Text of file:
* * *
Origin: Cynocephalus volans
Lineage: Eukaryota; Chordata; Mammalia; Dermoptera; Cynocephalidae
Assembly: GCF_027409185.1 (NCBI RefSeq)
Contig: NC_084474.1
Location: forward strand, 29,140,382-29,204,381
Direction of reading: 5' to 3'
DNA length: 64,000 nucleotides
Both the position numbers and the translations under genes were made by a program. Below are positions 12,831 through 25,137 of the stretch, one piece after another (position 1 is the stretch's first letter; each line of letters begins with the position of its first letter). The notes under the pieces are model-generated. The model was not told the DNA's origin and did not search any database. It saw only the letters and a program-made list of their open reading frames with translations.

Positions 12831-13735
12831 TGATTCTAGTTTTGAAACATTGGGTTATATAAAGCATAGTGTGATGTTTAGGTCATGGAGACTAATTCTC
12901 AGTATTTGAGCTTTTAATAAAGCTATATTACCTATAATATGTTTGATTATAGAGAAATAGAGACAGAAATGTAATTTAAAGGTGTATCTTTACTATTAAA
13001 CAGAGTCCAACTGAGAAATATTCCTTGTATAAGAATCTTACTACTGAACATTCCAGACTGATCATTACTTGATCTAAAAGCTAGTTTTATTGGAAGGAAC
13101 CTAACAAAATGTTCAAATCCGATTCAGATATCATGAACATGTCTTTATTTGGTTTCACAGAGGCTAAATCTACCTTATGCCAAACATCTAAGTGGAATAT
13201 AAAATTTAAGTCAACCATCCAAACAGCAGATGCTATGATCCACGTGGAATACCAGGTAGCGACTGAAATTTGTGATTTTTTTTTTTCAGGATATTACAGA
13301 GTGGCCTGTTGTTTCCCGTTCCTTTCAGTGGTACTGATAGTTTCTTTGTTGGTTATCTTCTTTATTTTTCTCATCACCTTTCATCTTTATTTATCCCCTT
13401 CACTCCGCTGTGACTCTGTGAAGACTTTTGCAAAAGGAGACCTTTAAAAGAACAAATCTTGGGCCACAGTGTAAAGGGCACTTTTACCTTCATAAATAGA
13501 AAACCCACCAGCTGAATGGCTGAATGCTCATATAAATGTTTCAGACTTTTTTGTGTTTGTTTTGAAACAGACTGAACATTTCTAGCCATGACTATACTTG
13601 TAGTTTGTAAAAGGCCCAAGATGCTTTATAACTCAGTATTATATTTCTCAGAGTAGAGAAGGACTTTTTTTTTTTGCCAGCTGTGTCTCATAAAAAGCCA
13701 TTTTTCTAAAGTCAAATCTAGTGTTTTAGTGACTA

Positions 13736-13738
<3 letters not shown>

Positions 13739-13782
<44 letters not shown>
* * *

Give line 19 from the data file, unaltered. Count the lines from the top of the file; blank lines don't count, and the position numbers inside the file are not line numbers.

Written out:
13701 TTTTTCTAAAGTCAAATCTAGTGTTTTAGTGACTA